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The Great War (1914-1918) Forum

Remembered Today:


DJH

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Hello,

My Great Uncle Harold died on 30th October 1914 somewhere in Belgium. He was in the 20th Hussars and was a L/Cpl (I'm not sure what that is!) I am intending to visit the area next year before I pop my own clogs and want to find out some information before I travel.

For instance:

1. Where was he fighting when he was killed?

2. How was he killed?

3. Is he buried in a known grave, and where?

4. Does his name appear on any memorial either at the battlefield or nearby?

5. Is it possible to find a description of the battle in laymens terms.

Thank you,

David

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David

You may have meant to post your soldier's name ! THe crystal ball ( a Christmas present) reveals,maybe,that it is Lance Corporal Harold Vincent Yates 2911 of the 20 Hussars,born 1888 and enlisted Wolverhampton, and one of 5 sons and 4 daughters.

20 Hussars were part of 5 Cavalry Brigade of 2 Cavalry Division,see their make up from thispage of the Long Long Trail,which you can open at top left of this page to get most of your questions answered:

http://www.1914-1918.net/2cavdiv.htm

On the day he was killed his Division was fighting in the Battle of Messines which ran from 12 Oct -2 Nov 1914.There will also be a link in the LLT for that but it seems to be an empty link for now,so I post another for you to read:

http://www.historyofwar.org/articles/battles_messines1914.html

THe database Soldiers Died in the Great War (SDGW) confirms his death as killed in action on 30 Oct 1914. He is commemorated on the Menin Gate Memorial in Ypres,Belgium as he has no known grave.

Sotonmate

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Sotonmate,

Having given David a bit of help on another forum today, I can tell you that the crystal ball is working (and that you have edited your original post). He is Harold Vincent Yates, L/Cpl 2911. kia 30th October 1914, somewhere in the Wyteschaete area I think, along with 18 other men from the 20th Hussars killed that day.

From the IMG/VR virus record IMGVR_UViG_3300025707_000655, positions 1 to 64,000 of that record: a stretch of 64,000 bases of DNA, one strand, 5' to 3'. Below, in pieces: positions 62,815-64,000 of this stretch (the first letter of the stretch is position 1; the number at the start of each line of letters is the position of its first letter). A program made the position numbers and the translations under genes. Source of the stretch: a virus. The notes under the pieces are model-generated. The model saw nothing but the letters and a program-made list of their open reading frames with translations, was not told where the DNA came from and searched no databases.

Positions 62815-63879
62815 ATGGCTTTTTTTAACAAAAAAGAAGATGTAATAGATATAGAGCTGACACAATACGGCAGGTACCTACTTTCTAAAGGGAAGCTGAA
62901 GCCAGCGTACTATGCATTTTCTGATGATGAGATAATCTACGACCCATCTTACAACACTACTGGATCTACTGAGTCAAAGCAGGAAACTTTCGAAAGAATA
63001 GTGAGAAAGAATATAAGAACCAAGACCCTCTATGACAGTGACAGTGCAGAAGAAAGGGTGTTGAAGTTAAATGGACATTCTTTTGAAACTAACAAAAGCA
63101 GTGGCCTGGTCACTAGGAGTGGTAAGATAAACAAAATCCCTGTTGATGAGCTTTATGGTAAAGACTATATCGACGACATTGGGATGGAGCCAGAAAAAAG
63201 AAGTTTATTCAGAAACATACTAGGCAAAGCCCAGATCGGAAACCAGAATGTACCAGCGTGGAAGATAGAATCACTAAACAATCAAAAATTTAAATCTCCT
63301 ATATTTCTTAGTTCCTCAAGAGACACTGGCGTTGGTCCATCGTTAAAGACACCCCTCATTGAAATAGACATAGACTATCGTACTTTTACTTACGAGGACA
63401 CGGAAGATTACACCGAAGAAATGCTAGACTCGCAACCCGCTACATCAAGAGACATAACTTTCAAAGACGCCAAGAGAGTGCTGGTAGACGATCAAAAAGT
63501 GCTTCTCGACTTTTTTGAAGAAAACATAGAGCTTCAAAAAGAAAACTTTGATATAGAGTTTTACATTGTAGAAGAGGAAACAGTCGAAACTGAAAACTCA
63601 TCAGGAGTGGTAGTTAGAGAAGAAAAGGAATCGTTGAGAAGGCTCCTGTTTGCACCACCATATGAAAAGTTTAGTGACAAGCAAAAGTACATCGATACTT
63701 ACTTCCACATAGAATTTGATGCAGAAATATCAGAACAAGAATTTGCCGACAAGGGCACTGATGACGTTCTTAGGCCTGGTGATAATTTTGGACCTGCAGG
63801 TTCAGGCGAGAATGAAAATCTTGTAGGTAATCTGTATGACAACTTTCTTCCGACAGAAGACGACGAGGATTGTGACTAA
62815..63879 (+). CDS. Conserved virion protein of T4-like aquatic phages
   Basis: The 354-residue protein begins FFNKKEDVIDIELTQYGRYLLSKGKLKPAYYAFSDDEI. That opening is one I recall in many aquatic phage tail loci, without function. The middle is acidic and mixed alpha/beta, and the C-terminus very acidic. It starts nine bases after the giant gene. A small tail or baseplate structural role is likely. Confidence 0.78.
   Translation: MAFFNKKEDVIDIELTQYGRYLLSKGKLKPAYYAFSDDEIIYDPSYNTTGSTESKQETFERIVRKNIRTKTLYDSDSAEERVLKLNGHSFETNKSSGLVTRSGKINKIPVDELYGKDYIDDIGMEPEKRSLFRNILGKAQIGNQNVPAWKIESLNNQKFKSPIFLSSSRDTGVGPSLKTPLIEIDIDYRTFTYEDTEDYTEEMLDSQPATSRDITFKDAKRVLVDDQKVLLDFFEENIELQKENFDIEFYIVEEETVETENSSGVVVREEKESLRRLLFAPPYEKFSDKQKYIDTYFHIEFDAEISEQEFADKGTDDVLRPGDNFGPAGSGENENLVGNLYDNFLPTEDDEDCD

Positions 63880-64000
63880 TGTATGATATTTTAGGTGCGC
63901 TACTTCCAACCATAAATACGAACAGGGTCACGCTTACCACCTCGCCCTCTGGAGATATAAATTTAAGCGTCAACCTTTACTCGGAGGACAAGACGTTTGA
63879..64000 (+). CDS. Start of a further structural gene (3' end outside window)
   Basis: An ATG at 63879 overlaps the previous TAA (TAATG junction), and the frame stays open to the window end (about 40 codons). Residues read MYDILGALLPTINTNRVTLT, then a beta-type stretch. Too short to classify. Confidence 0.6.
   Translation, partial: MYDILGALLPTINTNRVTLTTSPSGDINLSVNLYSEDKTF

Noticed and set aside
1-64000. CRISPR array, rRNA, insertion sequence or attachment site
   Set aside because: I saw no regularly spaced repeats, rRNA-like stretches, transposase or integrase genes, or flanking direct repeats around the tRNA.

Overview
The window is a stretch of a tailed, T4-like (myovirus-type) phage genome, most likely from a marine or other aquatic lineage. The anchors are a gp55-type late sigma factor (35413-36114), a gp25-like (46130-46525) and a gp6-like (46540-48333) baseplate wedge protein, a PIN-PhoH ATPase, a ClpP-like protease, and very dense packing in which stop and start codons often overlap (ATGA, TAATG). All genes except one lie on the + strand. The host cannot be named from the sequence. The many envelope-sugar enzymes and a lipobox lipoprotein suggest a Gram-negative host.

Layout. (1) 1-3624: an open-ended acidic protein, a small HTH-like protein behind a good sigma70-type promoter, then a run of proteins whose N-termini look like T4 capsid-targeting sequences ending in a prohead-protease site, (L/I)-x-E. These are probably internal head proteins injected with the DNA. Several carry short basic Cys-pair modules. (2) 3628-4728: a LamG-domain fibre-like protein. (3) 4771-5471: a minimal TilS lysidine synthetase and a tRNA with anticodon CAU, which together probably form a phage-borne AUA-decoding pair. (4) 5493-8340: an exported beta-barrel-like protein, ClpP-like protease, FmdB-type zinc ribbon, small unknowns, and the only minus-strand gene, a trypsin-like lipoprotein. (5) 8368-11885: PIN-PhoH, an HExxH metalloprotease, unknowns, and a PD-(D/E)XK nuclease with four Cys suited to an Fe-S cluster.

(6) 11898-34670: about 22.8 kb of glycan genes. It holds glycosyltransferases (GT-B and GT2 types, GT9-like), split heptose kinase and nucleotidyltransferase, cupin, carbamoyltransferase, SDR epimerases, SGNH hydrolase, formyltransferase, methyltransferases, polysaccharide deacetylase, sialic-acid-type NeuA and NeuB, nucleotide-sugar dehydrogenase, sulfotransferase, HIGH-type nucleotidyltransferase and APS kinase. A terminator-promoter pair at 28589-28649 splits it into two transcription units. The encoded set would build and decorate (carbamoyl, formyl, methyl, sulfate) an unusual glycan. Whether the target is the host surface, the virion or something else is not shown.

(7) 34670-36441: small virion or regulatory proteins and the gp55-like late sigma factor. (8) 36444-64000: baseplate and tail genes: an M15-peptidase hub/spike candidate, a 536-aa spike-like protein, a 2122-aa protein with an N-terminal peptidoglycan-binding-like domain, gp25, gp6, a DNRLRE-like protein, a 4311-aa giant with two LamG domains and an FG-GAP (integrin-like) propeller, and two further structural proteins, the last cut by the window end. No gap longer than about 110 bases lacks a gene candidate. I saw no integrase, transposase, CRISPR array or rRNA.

Phil

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If so (and assuming he's not already checked) the regimental history (20th Hussars in the Great War by Major J C Darling, DSO) has a bit.

Essentially, the regiment were in the line in the area Oostaverne- Warneton road. The 12th Lancers were on the left and a series of confusing messages led to the 20th retiring in conformity with the 12th. At 3.30 on the 30th, the troops came under fire from the Convent initially held by the 12th, so had to retire. This was covered by 4 Troop of B Squadron, whose commander, Lt Carew, had been killed earlier in the day. The Troop Sergeant, Bassinthwaite, took over and the Troop caused sufficient delay for the regiment to get away. However, the whole of Bassinthwaite's troop (apart from one man) was killed or captured: in total, seventeen men were missing.

Seems possible that was where Lance Corporal Yates fell. According to the CWGC he's commemmorated on the Menin Gate.

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Well, that is wonderful. I am so grateful for all your help and I shall take the next few days to look at all the links you have sent. It is certainly my Great Uncle (funny to say that when I am 72!) and I shall take the opportunity to visit the area next year - Happy New Year to you all and thank you once more.

David

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David

You might want to read the unit War Diary for this period. It is at the National Archives,Kew,And the reference Is WO95/1140/2. Doesn't seem to be digital yet.

Sotonmate

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David - the regimental history is available as a not-very-costly reprint from Naval & Military Press. Wise investment, I'd say.

http://www.naval-military-press.com/20th-hussars-in-the-great-war.html

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May I climb on to this thread to ask if the unit history has anything about the detachment and later posting of men to the MGC(Cavalry)? I am interested in one such and would like to know how many of the XX went to MGC.

D

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Sadly not: the book is chatty rather more than anything else. It does mention (when writing of April 1917 that "The machine guns had, of course, long before this been formed into Machine Gun Squadrons." It does note that Lieutenants F Stout and Askin commanded the 20H sections. Sorry.

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You won't regret it.

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